John G. Stephenson was a coachbuilder and inventor who patented the first streetcar to run on rails in the United States. In May 1831, Stephenson, started his own business, the John Stephenson Company on Broadway in Manhattan where he created a new kind of city transportation. Combining the fledgling concept of rail travel with the traditional stagecoach mode, Stephenson built the first horse-drawn carriage to run on tracks.
This outstanding father of invention, who was born in County Armagh, Ireland, left the indelible tracks in New York City and around the globe, as well as in his beloved, adopted, community of new Rochelle. Stephenson Boulevard that runs from Main Street to Palmer Avenue and the school that once stood on the hillside were named for him.
Stephenson and his wife Julia began retreating to New Rochelle for summer outings with their three children and in 1862, the couple purchased a large tract of shoreline property and constructed a year-round residence called Clifford.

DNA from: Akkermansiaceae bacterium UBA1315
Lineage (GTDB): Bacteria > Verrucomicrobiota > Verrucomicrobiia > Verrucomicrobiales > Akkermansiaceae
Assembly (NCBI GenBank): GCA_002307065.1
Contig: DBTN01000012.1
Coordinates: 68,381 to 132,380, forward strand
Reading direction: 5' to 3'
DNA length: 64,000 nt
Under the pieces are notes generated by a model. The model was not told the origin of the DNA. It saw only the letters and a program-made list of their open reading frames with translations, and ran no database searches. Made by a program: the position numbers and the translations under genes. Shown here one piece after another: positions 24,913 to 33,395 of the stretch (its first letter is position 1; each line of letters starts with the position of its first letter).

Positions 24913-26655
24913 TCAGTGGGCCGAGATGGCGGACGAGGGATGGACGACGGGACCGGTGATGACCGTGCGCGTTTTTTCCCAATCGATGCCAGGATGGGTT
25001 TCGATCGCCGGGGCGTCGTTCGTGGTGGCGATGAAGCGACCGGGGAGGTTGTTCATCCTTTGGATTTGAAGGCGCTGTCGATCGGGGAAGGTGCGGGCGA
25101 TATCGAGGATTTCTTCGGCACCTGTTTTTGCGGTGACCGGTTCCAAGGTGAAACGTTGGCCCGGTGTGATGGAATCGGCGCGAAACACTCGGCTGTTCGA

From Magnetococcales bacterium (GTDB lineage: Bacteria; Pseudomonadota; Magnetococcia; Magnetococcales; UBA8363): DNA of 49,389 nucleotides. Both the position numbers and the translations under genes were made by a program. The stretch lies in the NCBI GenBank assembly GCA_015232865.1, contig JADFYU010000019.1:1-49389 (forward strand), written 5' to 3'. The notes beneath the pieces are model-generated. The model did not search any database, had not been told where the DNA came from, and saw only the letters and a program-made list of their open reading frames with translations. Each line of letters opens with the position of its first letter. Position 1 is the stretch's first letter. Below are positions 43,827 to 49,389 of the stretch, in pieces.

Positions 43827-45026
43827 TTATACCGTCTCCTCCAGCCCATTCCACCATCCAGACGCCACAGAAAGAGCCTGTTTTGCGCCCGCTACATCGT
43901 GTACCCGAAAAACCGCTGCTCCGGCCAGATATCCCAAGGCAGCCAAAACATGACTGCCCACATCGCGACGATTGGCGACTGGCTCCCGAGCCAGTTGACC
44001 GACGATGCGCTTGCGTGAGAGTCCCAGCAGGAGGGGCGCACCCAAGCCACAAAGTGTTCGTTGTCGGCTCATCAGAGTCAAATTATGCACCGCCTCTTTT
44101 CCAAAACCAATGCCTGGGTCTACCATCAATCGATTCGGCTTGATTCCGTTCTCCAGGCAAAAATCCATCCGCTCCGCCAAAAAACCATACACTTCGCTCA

Stephenson's holdings in New Rochelle included what had been the site of Crystal Lake, which encompassed what is now the Stephenson playground and playfield. It was once the main source of ice for Manhattan and Brooklyn in the 1840s and 50s, but by the time Stephenson purchased the property, the lake, then stagnant, was a rich breeding ground for mosquitoes. Stephenson was declared a hero by the local press when he installed an expansive drainage system and “removed the malarial influencers that formerly threatened that section of town.”
An active crusader for the temperance movement and a trustee of the New Rochelle public schools, Stephenson was also a devout member of the (erstwhile) St Johns Methodist Episcopal Church. He died at the age of 84 and his funeral was held at Clifford.
Related albums • See other albumsNew Rochelle Walk of Fame
Related locationsNY, Westchester Co, New Rochelle
Related peopleJohn Stephenson